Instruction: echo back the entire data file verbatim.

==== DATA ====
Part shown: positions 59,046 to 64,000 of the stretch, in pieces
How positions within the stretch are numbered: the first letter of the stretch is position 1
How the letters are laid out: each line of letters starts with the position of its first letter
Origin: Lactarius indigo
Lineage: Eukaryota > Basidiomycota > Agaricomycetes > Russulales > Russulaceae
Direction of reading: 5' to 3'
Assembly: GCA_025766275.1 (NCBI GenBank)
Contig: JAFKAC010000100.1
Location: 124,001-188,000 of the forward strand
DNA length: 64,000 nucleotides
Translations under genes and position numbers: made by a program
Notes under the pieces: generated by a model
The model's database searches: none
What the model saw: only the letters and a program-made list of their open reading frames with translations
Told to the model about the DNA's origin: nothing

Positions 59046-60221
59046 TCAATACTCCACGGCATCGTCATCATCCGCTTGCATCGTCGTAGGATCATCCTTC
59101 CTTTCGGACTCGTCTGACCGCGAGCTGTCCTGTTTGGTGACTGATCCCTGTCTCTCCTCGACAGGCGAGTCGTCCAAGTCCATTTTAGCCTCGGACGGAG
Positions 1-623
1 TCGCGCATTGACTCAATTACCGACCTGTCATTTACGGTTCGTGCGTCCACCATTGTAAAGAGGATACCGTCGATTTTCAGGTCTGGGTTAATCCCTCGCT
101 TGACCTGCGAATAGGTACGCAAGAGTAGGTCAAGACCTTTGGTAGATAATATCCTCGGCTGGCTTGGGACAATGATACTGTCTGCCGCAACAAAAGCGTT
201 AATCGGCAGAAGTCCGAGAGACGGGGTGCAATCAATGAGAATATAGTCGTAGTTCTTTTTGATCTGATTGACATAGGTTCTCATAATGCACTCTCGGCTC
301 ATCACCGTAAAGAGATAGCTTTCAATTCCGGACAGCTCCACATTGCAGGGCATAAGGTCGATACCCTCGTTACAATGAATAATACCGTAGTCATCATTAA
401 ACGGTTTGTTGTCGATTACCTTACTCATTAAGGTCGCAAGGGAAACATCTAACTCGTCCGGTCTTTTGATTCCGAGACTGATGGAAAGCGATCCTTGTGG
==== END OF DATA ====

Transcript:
Part shown: positions 59,046 to 64,000 of the stretch, in pieces
How positions within the stretch are numbered: the first letter of the stretch is position 1
How the letters are laid out: each line of letters starts with the position of its first letter
Origin: Lactarius indigo
Lineage: Eukaryota > Basidiomycota > Agaricomycetes > Russulales > Russulaceae
Direction of reading: 5' to 3'
Assembly: GCA_025766275.1 (NCBI GenBank)
Contig: JAFKAC010000100.1
Location: 124,001-188,000 of the forward strand
DNA length: 64,000 nucleotides
Translations under genes and position numbers: made by a program
Notes under the pieces: generated by a model
The model's database searches: none
What the model saw: only the letters and a program-made list of their open reading frames with translations
Told to the model about the DNA's origin: nothing

Positions 59046-60221
59046 TCAATACTCCACGGCATCGTCATCATCCGCTTGCATCGTCGTAGGATCATCCTTC
59101 CTTTCGGACTCGTCTGACCGCGAGCTGTCCTGTTTGGTGACTGATCCCTGTCTCTCCTCGACAGGCGAGTCGTCCAAGTCCATTTTAGCCTCGGACGGAG
Positions 1-623
1 TCGCGCATTGACTCAATTACCGACCTGTCATTTACGGTTCGTGCGTCCACCATTGTAAAGAGGATACCGTCGATTTTCAGGTCTGGGTTAATCCCTCGCT
101 TGACCTGCGAATAGGTACGCAAGAGTAGGTCAAGACCTTTGGTAGATAATATCCTCGGCTGGCTTGGGACAATGATACTGTCTGCCGCAACAAAAGCGTT
201 AATCGGCAGAAGTCCGAGAGACGGGGTGCAATCAATGAGAATATAGTCGTAGTTCTTTTTGATCTGATTGACATAGGTTCTCATAATGCACTCTCGGCTC
301 ATCACCGTAAAGAGATAGCTTTCAATTCCGGACAGCTCCACATTGCAGGGCATAAGGTCGATACCCTCGTTACAATGAATAATACCGTAGTCATCATTAA
401 ACGGTTTGTTGTCGATTACCTTACTCATTAAGGTCGCAAGGGAAACATCTAACTCGTCCGGTCTTTTGATTCCGAGACTGATGGAAAGCGATCCTTGTGG